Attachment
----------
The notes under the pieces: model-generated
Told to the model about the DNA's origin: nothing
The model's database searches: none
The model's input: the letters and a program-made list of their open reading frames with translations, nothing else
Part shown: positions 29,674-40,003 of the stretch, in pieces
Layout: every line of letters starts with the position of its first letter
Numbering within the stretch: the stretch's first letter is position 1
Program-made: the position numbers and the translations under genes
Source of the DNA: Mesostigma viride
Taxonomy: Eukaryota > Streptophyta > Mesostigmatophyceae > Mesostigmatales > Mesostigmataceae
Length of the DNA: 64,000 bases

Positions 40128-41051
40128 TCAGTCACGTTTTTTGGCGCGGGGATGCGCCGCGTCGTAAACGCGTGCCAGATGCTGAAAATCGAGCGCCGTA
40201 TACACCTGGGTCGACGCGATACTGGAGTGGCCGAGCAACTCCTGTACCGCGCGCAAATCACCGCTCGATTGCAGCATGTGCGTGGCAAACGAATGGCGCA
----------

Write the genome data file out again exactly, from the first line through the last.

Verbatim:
The notes under the pieces: model-generated
Told to the model about the DNA's origin: nothing
The model's database searches: none
The model's input: the letters and a program-made list of their open reading frames with translations, nothing else
Part shown: positions 29,674-40,003 of the stretch, in pieces
Layout: every line of letters starts with the position of its first letter
Numbering within the stretch: the stretch's first letter is position 1
Program-made: the position numbers and the translations under genes
Source of the DNA: Mesostigma viride
Taxonomy: Eukaryota > Streptophyta > Mesostigmatophyceae > Mesostigmatales > Mesostigmataceae
Length of the DNA: 64,000 bases

Positions 40128-41051
40128 TCAGTCACGTTTTTTGGCGCGGGGATGCGCCGCGTCGTAAACGCGTGCCAGATGCTGAAAATCGAGCGCCGTA
40201 TACACCTGGGTCGACGCGATACTGGAGTGGCCGAGCAACTCCTGTACCGCGCGCAAATCACCGCTCGATTGCAGCATGTGCGTGGCAAACGAATGGCGCA